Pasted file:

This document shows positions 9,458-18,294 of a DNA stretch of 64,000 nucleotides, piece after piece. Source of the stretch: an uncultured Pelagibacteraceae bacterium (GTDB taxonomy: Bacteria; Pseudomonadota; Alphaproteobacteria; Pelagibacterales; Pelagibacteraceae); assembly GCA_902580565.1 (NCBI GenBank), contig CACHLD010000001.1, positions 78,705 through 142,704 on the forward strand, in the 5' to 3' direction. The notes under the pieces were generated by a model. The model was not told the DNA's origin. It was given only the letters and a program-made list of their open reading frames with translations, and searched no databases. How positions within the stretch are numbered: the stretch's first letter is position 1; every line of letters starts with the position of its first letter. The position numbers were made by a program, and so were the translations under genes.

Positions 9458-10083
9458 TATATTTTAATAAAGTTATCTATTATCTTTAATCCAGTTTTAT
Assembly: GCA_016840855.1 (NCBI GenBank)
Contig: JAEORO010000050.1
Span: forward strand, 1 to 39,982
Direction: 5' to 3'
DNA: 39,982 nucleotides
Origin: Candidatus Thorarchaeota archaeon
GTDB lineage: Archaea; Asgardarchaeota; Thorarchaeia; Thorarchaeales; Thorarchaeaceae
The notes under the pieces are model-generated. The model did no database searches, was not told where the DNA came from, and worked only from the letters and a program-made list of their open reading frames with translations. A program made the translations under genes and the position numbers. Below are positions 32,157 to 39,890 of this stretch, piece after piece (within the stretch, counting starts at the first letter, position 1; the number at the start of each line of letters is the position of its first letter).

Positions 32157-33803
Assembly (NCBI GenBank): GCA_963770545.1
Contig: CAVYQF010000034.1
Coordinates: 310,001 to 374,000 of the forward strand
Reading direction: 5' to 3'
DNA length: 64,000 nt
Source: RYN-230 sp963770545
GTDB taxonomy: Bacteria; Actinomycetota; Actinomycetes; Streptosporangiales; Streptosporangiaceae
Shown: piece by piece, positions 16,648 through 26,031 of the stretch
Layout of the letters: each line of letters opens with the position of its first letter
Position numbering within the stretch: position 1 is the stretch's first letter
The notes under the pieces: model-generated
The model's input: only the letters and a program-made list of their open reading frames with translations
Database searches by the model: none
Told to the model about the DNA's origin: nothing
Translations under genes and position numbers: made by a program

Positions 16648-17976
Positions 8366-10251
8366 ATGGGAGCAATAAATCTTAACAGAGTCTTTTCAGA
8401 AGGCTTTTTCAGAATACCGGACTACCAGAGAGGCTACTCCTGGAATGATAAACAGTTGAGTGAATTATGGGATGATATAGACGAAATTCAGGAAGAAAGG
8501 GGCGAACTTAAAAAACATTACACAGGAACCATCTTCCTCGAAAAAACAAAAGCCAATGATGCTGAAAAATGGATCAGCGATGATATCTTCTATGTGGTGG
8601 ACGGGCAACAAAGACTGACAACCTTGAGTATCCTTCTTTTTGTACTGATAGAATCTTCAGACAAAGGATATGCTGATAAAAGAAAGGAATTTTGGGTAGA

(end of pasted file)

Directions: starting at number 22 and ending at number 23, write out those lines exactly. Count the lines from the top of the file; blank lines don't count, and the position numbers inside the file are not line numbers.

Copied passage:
Position numbering within the stretch: position 1 is the stretch's first letter
The notes under the pieces: model-generated